As a consultant charged with a project at a new client, you don’t know what is going to clobber you as walk through the door that first day. You may find your project team is exceedingly hostile, you sit three feet from the train tracks and rats will steal your lunch (a true client story). But you can always rely on the fact that any project will encompass these three basic principles, Process, People and Prerequisites.
Process: Project Managers should carefully assess the environment and use the appropriate process or methodology that fits the client’s business or project. One of the biggest mistakes an inexperienced PM can make is trying to shoehorn a project into a rigid framework or very specific methodology (Agile). Without carefully applying the applicable methodologies or process that meshes with a specific project, a PM can risk customer push-back and project failure.
People: Project Managers often make the mistake of not involving the appropriate people or groups at the beginning of a project. The most overlooked groups are Information Security, Risk and Quality Assurance. This oversight can cause a project to be halted in its tracks if no one from QA was aware that a new system needed to be tested on a specific date or security had never been consulted on a new application being added to the corporate environment. To rectify this, a Project Manager should work with the organization’s Project Management Office (PMO) to ensure the right groups are involved throughout the project lifecycle. This tip also ties into the choice of the methodology used as well.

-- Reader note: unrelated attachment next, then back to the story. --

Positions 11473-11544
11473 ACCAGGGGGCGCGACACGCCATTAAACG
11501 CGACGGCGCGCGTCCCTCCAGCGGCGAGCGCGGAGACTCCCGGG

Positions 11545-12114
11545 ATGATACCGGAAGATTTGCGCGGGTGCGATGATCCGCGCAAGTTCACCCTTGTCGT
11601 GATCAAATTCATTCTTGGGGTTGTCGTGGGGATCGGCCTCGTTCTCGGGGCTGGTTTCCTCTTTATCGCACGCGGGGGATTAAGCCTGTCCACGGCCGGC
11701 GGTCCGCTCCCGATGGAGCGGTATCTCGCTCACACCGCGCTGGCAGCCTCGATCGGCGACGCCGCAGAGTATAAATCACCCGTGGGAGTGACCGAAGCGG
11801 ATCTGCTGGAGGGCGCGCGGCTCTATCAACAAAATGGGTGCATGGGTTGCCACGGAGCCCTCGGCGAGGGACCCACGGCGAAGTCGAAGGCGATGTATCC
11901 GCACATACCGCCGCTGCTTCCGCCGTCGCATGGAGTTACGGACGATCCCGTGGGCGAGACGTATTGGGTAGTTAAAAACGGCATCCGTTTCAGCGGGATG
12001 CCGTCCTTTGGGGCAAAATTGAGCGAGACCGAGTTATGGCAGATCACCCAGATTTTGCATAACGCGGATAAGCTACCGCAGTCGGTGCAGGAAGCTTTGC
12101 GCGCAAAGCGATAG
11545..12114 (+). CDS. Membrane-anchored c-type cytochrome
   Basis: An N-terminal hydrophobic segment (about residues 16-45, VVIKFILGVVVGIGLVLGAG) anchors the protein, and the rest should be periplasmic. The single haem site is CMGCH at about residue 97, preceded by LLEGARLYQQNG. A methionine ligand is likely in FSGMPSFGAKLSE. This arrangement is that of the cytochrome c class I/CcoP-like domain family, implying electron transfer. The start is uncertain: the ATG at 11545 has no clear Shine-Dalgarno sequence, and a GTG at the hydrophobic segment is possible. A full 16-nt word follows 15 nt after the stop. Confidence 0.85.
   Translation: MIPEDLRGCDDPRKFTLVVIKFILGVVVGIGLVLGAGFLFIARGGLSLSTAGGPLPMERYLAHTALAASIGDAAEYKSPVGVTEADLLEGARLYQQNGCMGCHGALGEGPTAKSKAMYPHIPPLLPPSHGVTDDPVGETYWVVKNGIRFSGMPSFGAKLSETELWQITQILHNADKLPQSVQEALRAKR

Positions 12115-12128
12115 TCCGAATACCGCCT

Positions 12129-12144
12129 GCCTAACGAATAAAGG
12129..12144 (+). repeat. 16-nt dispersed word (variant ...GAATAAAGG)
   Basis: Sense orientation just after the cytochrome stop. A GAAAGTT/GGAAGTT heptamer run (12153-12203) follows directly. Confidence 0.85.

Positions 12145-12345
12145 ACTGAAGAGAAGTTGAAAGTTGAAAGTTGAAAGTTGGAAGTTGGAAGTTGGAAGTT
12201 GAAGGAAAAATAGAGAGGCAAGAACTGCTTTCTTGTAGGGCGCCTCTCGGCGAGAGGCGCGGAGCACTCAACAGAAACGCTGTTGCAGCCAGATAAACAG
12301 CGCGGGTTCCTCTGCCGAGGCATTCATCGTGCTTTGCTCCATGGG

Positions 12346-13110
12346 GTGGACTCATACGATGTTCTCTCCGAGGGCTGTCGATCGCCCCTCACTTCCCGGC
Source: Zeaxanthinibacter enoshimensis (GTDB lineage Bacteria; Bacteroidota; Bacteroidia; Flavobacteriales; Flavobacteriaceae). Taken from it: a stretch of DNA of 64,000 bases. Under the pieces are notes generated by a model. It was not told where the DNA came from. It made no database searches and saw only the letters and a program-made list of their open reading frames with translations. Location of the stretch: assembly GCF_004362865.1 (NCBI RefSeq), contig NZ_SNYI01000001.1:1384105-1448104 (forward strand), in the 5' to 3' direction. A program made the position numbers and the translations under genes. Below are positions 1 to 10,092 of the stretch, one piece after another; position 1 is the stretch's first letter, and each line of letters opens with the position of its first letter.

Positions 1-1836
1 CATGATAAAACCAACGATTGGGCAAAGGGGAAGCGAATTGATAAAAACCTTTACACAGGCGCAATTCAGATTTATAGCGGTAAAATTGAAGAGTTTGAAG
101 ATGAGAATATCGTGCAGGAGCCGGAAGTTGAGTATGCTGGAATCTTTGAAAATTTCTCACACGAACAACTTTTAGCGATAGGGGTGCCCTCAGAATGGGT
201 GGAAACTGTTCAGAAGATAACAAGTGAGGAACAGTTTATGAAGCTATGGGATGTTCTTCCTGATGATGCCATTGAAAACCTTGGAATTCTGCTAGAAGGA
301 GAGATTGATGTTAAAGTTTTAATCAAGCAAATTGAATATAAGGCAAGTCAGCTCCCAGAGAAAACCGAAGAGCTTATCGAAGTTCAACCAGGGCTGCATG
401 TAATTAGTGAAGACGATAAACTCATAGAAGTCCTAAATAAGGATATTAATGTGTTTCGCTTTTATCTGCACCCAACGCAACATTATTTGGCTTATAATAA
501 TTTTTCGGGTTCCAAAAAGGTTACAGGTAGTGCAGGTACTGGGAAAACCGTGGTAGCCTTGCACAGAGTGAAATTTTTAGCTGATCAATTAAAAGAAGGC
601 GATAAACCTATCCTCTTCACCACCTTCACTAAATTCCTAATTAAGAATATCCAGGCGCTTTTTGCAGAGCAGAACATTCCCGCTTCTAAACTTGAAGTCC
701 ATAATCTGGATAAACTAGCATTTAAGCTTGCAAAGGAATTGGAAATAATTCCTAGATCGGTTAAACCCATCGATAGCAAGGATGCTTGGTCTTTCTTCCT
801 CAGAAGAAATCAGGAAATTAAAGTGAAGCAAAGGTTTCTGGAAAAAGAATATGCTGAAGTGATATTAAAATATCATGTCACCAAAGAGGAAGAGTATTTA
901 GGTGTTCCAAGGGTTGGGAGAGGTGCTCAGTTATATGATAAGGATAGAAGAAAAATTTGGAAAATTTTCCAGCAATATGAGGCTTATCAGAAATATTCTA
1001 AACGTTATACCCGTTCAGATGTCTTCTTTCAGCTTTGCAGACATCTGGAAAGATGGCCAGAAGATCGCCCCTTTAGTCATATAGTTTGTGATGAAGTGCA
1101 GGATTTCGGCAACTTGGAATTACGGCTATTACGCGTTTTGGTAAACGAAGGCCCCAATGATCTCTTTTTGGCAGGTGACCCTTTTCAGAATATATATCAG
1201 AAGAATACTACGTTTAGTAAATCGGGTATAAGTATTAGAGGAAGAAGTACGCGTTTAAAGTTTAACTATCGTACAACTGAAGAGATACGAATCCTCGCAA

Prerequisites: Basically the project requirements. A very common mistake for Project Managers is to push ahead with a project when the Business and System Requirements have not been adequately defined by the Customer due to project schedule constraints. This is one of the most common causes of Project Scope Creep which can push out a project schedule and bust a carefully crafted budget.
Normally when a consulting project manager has been engaged, the “horse” is already out of the project “barn” so to speak. So to ensure that the Business Requirements for a particular project have been thoroughly defined, enlist the services of an experienced Business Analyst. This analyst should be well versed in the Project Customer’s business. This will pay large dividends, financial and otherwise, as the project moves through its life-cycle.
These three guideposts have served me well over multiples of clients in both government and corporate environments. Another tip, if you work in former train station, pack your lunch in Tupperware.
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